A Bill in Ohio That Would Have Required Genital Exams for Student-Athletes Has Died in the Legislature

A Bill in Ohio That Would Have Required Genital Exams for Student-Athletes Has Died in the Legislature.

Ohio’s terrible transgender sports ban, which originally mandated forced genital examinations for youngsters, is virtually dead for the rest of the legislative term.

H.B. 151 declared that no school or athletic conference “shall authorize people of the male sex to engage on sports teams or in athletic events designated solely for female sex participants.”

The measure would have changed the current standards of the Ohio High School Athletic Association (OHSAA), which allow trans athletes to compete if they present yearly bloodwork proving decreased testosterone levels. Since the policy’s implementation in 2015, just 15 trans females have joined teams, according to the OHSAA. Out of over 400,000 other student-athletes, just three transgender girls have participated at the high school level.

If a competitor’s sex was called into question by an opposing team’s coach, player, or parent, the bill would have required the competitor to undergo a medical pelvic exam of their “internal and external reproductive anatomy” — something that can require a doctor to put their hand or an ultrasound wand into a girl’s vagina — as well as an analysis of their genetic makeup and testosterone levels, or all three, to confirm the girl’s sex assigned at birth.

Such checks are not normal practice for pediatric treatment, according to Melissa Wervey Arnold, CEO of the American Academy of Pediatrics’ Ohio branch, and can be “psychologically detrimental or even traumatic” for young girls. Several doctors informed her that they would not undertake such testing.

Democratic state Rep. Beth Liston, an Ohio State University professor of pediatrics, said such screenings are “totally medically unwarranted” and would most likely not be paid by insurance. Pelvic examinations and testing may cost up to $1,000, according to The Columbus Dispatch.

Conservatives such as Ohio Senate President Matt Huffman (R) and Center for Christian Virtue President Aaron Baer regarded the examination option “unnecessary and harmful,” according to the journal.

The requirement for genital inspections was eventually eliminated.

The plan went through many last-minute modifications before failing to obtain a second House vote on Thursday morning, officially terminating the state’s legislative session.

The pelvic exam requirement was deleted by the state senate, but a clause allowing contestants to provide a birth certificate to confirm the sex assigned at birth was added and later repealed. Another section that compelled public and private colleges and universities to respect the legislation was eliminated.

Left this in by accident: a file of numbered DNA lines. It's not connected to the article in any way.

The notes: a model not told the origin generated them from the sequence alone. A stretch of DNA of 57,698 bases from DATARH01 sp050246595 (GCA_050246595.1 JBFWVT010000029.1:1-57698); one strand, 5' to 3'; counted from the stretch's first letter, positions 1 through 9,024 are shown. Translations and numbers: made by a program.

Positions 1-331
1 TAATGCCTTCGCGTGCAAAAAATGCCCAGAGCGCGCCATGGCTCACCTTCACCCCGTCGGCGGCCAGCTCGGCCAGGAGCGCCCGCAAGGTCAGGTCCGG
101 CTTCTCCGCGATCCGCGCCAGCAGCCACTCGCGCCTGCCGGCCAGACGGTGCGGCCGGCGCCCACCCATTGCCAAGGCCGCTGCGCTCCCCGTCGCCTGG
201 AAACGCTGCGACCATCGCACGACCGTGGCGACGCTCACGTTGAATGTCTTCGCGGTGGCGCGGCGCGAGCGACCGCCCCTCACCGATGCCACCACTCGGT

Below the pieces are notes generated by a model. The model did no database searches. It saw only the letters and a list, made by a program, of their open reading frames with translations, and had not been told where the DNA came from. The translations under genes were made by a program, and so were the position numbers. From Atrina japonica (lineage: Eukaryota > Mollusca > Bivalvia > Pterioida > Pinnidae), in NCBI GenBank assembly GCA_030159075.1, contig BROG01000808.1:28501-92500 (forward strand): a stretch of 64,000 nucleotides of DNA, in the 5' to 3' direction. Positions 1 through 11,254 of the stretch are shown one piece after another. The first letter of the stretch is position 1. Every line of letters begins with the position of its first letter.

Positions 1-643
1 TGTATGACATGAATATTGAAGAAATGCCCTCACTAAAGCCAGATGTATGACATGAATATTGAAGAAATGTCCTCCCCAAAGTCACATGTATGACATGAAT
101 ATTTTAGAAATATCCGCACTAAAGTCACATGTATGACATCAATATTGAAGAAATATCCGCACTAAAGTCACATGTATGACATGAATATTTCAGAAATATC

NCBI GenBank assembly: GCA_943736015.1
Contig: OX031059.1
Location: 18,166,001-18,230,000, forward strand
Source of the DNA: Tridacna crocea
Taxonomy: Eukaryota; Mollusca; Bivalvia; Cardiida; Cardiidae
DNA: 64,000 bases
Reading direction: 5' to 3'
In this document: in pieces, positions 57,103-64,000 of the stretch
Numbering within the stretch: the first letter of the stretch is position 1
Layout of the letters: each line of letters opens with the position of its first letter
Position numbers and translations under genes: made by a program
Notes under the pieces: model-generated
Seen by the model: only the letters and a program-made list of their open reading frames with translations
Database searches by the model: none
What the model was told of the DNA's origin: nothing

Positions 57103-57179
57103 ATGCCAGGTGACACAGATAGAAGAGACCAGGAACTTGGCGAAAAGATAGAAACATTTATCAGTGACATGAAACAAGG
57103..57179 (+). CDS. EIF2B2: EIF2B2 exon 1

Despite these changes, Ohio Gov. Mike DeWine (R) continues to oppose the plan. “This issue is best addressed outside of government, through individual sports leagues and athletic associations, such as the Ohio High School Athletic Association, which may modify laws to match the requirements of its member athletes and member institutions,” he explained.

The OHSAA was also opposed. “The OHSAA feels that our present transgender policy protects the integrity of girls’ sports while also offering possibilities for participation for the particularly vulnerable category of transgender children.”

While supporters claimed the bill was needed to prevent trans women from unfairly “stealing” on-field victories and scholarships from cisgender girls, opponents claimed it was simply intended to prevent trans teens from participating in sports, despite the fact that they already face higher rates of isolation, stigma, and mental distress. Opponents contended that alternative regulations, such as stronger protections for female student-athletes from harassment and sexual assault, would assist women’s sports more.

Republicans in the Ohio Senate tried to combine the measure with S.B. 178, which would have given the governor the authority to personally choose the director of the state department of education, a post that administers state school policy. The law would have barred public schools from mandating COVID-19 immunizations and instructors from measuring the ability of homeschooled children.

Supporters of the law said that it would speed educational reform while fostering greater accountability and openness. The Ohio Federation of Teachers, on the other hand, opposed the measure, alleging that it would politicize the job of state education director and policy.

“This is not how education should be done in the state of Ohio,” stated Rep. Phil Robinson (D). “Passing something at 1 or 2 a.m. that no one has read, no one has seen.”

 

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